Methotrexate Drug Used as an Invitreal Injection

Some weeks ago we wrote about a novel treatment trial Involving a relatively old immunosuppressant – sirolimus – being used in a new way as an invitreal injection. https://birdshot.org.uk/sirolimus-eye-injections-given-orphan-drug-status/.

Recently we discovered a similar trial, but this time using a different immunosuppressant – methotrexate – as an invitreal injection.

The trial is looking at people who have chronic macular edema (the American spelling – in the UK we spell it oedema) as a secondary or complication to their Birdshot or other form of intermediate or posterior uveitis. The macular edema must affect at least one eye that has not responded to conventional immunosuppressive therapies over the previous 3 months or has recurred while on conventional immunosuppressive therapies. Methotrexate is injected on a monthly basis for 3 months and then as needed. This trial is openly recruiting in Bethesda USA.

This information might be useful for our American members. If you are interested in more information about it you can contact Patient Recruitment and Public Liaison Office prpl@mail.cc.nih.gov (800) 411-1222 TTY 1-866-411-1010

If any of our American members are already on the trial or are thinking of registering for it, we would be really grateful to hear about your experiences. If this therapy proves to be successful, we hope that this will add to the growing range of medications that help us preserve our visual acuity.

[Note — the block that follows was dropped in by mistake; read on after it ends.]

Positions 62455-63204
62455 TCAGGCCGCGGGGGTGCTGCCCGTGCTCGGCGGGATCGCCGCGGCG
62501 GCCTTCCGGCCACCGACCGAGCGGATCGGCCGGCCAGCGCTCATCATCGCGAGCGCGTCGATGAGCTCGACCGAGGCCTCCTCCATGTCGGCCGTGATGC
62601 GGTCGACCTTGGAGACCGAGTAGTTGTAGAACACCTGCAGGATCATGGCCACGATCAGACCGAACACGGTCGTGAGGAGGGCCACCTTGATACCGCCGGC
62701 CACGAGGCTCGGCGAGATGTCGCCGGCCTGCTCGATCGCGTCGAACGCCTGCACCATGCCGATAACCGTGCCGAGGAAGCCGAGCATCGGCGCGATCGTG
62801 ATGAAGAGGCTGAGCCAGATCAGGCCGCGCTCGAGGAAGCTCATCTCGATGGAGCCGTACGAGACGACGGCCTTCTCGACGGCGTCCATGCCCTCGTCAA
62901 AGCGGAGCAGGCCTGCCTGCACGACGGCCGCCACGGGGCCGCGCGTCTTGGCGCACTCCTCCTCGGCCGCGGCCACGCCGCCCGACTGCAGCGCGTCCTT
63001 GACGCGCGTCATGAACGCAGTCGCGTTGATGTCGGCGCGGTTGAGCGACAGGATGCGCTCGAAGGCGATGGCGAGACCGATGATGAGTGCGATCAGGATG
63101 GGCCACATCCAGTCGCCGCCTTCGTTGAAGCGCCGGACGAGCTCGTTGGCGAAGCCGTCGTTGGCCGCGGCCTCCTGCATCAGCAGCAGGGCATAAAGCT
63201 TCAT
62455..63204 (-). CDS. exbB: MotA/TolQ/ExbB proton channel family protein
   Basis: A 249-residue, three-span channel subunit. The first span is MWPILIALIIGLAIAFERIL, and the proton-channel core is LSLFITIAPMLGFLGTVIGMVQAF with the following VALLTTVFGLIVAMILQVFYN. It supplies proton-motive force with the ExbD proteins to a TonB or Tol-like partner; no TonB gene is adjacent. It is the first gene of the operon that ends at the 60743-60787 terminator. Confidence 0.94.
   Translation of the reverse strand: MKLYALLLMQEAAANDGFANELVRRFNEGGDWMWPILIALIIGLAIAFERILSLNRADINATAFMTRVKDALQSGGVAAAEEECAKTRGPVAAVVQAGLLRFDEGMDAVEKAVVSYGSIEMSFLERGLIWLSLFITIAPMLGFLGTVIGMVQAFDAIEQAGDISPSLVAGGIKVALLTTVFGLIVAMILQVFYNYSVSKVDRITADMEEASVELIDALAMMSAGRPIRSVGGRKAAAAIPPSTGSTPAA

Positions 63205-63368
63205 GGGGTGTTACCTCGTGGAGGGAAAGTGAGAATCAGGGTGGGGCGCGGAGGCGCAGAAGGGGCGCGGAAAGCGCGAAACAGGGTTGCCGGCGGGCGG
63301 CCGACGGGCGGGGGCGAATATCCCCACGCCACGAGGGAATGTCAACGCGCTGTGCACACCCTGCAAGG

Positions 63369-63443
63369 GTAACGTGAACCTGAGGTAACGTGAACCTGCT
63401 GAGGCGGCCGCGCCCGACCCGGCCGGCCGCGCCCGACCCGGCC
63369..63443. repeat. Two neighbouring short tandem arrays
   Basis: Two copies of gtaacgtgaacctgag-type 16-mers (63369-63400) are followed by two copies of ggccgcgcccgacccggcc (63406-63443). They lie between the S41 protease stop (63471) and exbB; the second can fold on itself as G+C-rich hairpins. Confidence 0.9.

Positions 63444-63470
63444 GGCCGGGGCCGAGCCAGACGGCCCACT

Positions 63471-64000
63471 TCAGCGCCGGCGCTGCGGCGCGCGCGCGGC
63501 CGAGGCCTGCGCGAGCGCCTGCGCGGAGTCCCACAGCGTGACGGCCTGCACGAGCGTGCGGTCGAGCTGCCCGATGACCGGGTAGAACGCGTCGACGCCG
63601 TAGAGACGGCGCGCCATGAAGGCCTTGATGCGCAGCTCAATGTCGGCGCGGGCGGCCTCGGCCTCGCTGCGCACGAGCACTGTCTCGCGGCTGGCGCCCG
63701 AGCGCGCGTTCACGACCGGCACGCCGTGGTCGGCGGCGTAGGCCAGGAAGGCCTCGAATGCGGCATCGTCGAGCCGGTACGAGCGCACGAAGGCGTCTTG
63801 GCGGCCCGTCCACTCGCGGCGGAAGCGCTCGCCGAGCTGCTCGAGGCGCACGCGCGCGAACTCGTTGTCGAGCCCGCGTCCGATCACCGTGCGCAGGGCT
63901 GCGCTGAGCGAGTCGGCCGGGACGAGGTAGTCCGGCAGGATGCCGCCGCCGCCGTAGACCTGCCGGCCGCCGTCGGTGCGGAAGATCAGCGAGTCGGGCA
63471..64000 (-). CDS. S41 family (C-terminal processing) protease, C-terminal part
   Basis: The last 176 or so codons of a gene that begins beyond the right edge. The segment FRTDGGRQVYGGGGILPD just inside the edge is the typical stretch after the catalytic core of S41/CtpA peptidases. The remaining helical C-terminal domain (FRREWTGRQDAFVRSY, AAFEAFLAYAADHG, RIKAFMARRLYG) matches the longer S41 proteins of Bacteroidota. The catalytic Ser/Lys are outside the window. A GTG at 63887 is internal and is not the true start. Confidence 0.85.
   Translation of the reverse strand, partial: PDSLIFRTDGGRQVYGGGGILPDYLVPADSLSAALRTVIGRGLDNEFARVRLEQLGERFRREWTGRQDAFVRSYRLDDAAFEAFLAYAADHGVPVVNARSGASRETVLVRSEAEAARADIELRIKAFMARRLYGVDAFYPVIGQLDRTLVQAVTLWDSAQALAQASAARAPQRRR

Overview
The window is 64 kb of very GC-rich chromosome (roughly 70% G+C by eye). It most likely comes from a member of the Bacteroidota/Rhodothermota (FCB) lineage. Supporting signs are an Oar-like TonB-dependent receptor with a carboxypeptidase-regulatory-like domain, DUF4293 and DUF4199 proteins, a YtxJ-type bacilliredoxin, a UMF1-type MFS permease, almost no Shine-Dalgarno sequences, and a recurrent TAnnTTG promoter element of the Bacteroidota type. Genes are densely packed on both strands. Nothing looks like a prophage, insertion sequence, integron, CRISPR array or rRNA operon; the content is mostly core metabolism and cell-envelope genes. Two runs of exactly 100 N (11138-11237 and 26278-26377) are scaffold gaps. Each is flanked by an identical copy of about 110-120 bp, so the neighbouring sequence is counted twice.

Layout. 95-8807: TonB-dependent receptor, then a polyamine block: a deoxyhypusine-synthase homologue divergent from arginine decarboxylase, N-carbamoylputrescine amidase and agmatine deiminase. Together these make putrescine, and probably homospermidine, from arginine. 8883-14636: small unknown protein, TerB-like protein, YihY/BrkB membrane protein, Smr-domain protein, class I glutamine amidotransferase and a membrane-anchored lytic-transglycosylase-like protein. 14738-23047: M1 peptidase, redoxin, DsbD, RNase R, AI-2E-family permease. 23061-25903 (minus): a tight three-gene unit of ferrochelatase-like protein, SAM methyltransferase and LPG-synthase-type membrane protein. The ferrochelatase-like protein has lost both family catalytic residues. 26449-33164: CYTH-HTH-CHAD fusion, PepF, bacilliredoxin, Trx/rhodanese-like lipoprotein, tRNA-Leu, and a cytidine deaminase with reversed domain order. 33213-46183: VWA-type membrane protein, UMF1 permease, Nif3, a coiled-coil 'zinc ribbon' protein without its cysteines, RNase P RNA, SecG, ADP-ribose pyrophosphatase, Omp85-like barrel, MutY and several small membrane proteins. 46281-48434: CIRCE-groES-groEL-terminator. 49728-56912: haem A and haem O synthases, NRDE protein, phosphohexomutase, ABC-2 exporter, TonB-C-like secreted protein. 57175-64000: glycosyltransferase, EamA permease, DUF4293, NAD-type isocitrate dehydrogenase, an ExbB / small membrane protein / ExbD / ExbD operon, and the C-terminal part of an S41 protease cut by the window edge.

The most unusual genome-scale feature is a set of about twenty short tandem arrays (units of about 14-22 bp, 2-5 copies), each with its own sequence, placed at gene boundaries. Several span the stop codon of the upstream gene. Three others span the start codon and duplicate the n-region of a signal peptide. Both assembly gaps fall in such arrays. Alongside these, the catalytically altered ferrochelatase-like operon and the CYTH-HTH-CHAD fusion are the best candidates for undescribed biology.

Here is a brief summary of the research:-

Uveitis comprises a group of diseases associated with inflammation of the eye that can lead to vision loss. Some people with uveitis also have macular edema (swelling of the retina at the back of the eye). Uveitis and macular edema are treated with medications and sometimes surgery, but treatment does not always prevent vision loss. Previous research has shown that injections of methotrexate into the eye of people with eye disease other than uveitis can help relieve the inflammation, or swelling, that causes macular edema and can slow visual loss. However, it has not yet been approved as a treatment for macular edema associated with uveitis. The objective of the study is to evaluate the safety and effectiveness of methotrexate injections as a treatment for macular edema associated with uveitis. This study requires at least nine visits to the National Eye Institute study clinic over a period of 6 months (24 weeks). Participants will be screened with a full physical and ophthalmic examination, a medical history, blood and urine tests, and additional eye and other tests as needed. An oral dose of folic acid is taken the day after the injection. Participants who tolerate the initial injection may continue to receive injections in their study eye every month for 6 months. After 6 months, participants who show improvement from the injections may be evaluated to receive additional injections every 4 to 8 weeks until researchers end the study.

URL:  Trial using Methotrexate drug as an invitreal injection

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